are without grandchildren or childless; that test theoretically-based
models; or make use of more complex analysis techniques.  National
data and analysis of existing data sets may be fruitful.
Methodologies that move beyond narrative or description are

Applications appropriate to this PA are not restricted to any
specific discipline, but should be focused on well-articulated
theoretical approaches and methodologies in aging to elucidate issues
specifically related to grandparents or grandparenting roles.
Research is encouraged that specifies conceptual approaches to
grandparenting within aging research and would give the field a
strong base of scientific methodologies and data.  Researchers are
urged to design innovative strategies for this emerging area of study
that may include qualitative approaches, use of available data sets,
or targeted survey strategies.  Of particular value would be studies
comparing older age groups because the grandparenting role may vary
with the age and aging-related circumstances of the older individual.
When supported by empirical data from prior research, applications
that include intervention projects may be submitted.

Examples of Research Topics

Studies of grandparents in society may involve a range of societal
level issues and methodologies.  For example:

o  Studies may be based on demographic or macrosocial methodologies
and population projections of the number and characteristics of
grandparents; health economic research and/or data analyses of
intergenerational exchanges, (e.g., exchange of goods, services, and
time across the life course) particularly because becoming a
grandparent may modify such exchanges; the impact of societal changes
(e.g., inheritance, mandatory family leave) on family interactions;
work roles and labor force impact of older people because they may
affect grandparenting and grandparents decisions about employment or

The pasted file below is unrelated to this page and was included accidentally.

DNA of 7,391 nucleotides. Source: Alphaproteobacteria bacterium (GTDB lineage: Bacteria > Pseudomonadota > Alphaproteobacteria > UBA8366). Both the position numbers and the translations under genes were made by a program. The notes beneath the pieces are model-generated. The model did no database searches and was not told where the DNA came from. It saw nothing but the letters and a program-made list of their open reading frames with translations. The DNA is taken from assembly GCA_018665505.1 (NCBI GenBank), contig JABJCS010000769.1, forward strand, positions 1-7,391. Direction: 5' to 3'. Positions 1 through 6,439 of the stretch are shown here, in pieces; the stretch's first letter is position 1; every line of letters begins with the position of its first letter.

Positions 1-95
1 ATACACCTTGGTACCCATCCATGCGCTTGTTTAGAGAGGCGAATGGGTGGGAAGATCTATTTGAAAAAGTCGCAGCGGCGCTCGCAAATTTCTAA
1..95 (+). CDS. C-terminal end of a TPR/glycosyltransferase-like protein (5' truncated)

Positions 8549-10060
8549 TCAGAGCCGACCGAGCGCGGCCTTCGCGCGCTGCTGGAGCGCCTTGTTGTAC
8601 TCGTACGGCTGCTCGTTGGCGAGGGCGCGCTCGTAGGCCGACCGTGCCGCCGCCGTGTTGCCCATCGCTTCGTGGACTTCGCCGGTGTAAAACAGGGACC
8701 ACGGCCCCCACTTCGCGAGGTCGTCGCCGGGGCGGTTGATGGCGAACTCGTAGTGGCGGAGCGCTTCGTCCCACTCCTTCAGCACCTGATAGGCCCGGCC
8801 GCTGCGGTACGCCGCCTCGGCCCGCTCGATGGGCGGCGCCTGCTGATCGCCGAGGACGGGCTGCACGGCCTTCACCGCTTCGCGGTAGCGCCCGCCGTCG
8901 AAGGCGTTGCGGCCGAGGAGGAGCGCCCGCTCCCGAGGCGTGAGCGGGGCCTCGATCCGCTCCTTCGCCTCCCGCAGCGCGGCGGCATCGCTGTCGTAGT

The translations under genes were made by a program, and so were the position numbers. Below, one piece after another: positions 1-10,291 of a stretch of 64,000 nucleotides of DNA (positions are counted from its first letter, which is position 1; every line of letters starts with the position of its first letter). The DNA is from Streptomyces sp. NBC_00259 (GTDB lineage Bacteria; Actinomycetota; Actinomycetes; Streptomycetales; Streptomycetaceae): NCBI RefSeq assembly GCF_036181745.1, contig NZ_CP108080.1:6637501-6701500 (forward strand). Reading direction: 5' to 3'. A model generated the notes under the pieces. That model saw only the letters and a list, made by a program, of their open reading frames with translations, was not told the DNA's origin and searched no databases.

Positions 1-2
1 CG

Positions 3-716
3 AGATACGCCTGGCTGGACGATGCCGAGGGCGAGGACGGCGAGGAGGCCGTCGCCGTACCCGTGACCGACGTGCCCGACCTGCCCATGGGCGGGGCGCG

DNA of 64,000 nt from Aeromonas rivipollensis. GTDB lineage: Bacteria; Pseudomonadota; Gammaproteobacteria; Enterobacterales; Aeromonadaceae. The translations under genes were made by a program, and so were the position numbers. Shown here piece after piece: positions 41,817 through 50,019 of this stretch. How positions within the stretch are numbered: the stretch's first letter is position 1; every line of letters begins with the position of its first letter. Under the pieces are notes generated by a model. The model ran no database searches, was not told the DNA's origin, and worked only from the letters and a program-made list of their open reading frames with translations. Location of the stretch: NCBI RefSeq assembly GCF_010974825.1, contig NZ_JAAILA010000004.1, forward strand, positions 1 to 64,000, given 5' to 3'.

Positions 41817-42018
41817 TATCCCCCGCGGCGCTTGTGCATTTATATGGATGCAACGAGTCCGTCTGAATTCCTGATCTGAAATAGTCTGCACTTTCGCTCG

family leave to care for grandchildren; political concerns and
activities of grandparents including legal issues of visitation and
custodial rights; patterns of housing and transportation arrangements
and needs related to grandparenting; public assistance for care of

o  Organizational membership and a wide range of social affiliations,
particularly those that are focused on older people, are influenced
by the entry of a member into the role of being a grandparent.
Studies of these may include research on newly- emerging recreational
events and intergenerational camps, classes on grandparenting and how
to write a "history" for ones grandchildren, church-based or
school-sponsored intergenerational activities.  For those
grandparents encountering problems with custodianship, there is now a
wide network of support groups and information services that have not
been studied.  Also unexplored are the use of aging and health
services as they might be affected by grandparents' need to care for
their own health as well as that of dependent children.

o  Within the family, grandparenting research may focus on the role
of older people in the aging and intergenerational family unit.  This
may include studies of family relationships and attitudes over time;
grandparents as caregivers and receivers of care; studies of
grandparents' behaviors and attitudes as influences on socialization
of younger family members, family well-being, and affection;
grandparenting as affected by family change such as divorce (of any
generation), geographic and economic mobility, remarriage,
retirement; studies of the effects of family disruptions,
intergenerational conflict, hostility, or isolation on the physical
and overall well-being of grandparents; relationship between the
"middle" generation (adult child) and their parents (the
grandparents) for the grandparenting role and level of involvement
with a grandchild.

o  Research on grandparents as aging individuals includes study of
aspects of the role and status of grandparenting as part of an
individual's identity as an older person as well as possible
relationship to level of physical functioning and well-being.
Studies in this area might consider how becoming and being a
grandparent affects self-perceptions, changes in self-expectations
with grandparenthood; overall psychological well-being; self concept
related to "off time"  and "on time" grandparenthood (becoming a
grandparent at a very early or older age versus at an expected age)
in age comparative studies; sense of control over or frustration with